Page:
Bean, Charles Edwin Woodrow (1879-1968) single work   companion entry  
Issue Details: First known date: 2014 2014
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Notes

  • BEAN, CHARLES EDWIN WOODROW (1879–1968)

    C.E.W. Bean is best known as Australia’s official World War I war correspondent, general editor of the Official History of Australia in the War of 1914–18 and a founder of the Australian War Memorial. He is regarded as a formative influence on the establishment of the Anzac legend.

    Born in Bathurst, New South Wales, Bean moved to England at age of 10 with his family, and studied classics and law at the University of Oxford. He returned to Australia in 1904, was admitted to the NSW Bar and then travelled widely in New South Wales as a judge’s associate. This resulted in an unpublished illustrated book, ‘The Impressions of a New Chum’, which reflected his fascination with outback life and became the basis for a series of Sydney Morning Herald articles in mid-1907.

    Bean joined the Herald as a junior reporter in 1908 and, between 1909 and 1911, published three books derived from Herald articles. He was posted to London in 1910, returning to Sydney in 1913 and becoming a Herald leader writer. Following the outbreak of war in 1914, Bean narrowly won a ballot held by the Australian Journalists’ Association for appointment as official correspondent to the AIF, ahead of (Sir) Keith Murdoch. Bean sailed with the first AIF convoy to Egypt, where he began filing his reports before landing at Gallipoli on 25 April 1915. He became a dedicated and brave war correspondent, receiving a wound at Gallipoli in August but remaining until a few days before the evacuation.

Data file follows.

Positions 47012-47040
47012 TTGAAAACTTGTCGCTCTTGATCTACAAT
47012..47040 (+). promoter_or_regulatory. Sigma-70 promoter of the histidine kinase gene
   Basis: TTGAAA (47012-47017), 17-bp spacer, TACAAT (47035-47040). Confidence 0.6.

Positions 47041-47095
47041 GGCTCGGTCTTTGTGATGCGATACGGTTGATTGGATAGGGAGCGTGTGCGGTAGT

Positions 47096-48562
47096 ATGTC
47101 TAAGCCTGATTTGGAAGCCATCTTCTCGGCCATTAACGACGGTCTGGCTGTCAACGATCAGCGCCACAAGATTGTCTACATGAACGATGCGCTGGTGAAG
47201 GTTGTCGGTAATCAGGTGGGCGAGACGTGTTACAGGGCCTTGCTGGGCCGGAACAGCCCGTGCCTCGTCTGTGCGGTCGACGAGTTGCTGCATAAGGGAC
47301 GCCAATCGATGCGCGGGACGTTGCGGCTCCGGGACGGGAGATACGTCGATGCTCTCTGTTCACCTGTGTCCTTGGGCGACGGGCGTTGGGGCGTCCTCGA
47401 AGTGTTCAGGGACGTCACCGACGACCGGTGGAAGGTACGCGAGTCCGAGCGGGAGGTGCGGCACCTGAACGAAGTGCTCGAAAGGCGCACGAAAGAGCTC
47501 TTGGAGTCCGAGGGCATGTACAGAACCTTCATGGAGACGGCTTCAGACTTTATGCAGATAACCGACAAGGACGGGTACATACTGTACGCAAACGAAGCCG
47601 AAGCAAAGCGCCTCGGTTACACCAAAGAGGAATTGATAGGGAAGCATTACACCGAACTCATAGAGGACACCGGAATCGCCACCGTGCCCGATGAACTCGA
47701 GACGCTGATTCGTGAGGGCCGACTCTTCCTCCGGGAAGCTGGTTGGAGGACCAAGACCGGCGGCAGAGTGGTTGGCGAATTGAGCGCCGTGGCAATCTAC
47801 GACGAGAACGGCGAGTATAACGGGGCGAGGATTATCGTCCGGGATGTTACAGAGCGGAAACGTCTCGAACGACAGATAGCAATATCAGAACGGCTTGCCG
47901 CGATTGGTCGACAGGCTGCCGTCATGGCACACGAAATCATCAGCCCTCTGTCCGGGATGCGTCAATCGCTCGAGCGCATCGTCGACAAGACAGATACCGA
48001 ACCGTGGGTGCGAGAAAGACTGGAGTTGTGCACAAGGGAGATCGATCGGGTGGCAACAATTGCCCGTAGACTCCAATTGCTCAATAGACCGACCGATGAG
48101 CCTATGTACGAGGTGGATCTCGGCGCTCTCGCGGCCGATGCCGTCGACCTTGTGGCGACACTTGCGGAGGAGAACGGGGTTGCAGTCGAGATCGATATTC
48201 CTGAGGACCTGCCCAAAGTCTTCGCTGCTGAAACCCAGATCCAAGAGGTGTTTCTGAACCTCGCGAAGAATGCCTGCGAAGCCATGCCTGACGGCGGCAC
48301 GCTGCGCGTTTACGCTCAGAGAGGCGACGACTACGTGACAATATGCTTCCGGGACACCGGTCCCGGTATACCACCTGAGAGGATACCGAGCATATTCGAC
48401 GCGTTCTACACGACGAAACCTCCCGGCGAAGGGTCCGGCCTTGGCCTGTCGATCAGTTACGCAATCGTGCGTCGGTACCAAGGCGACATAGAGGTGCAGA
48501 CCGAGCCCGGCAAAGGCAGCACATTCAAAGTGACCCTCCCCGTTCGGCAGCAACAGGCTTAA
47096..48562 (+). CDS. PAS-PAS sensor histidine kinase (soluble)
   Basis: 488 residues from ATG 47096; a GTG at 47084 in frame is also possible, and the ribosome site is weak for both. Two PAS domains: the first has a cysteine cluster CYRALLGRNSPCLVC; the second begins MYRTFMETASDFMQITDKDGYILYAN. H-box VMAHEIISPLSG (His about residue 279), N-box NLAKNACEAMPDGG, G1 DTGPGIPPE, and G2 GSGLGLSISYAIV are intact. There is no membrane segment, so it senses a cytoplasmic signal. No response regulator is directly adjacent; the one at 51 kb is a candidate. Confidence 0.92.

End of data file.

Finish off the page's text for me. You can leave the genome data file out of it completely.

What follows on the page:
Bean continued his reporting on the Western Front and began to record events in diaries and notebooks, with a history of the war in mind. In 1919 he led a historical mission to Gallipoli. He then returned to Australia and began two decades of work on the official history of Australian involvement in the war.

    Bean worked hard to create the Australian War Memorial in Canberra, opened on 11 November 1941. He was chairman of the memorial’s board from 1952 to 1959, maintaining close connections with the institution for the rest of his life. He was involved in creating the Commonwealth Archives (now the National Archives of Australia) and also served as chairman of the Promotion Appeals Board of the ABC (1947–58).

    REFs: M. Piggott, A Guide to the Personal, Family and Official Papers of C.E.W. Bean (1983); http://www. anzacsite.gov.au/1landing/beanbio.html.

    HARVEY BROADBENT

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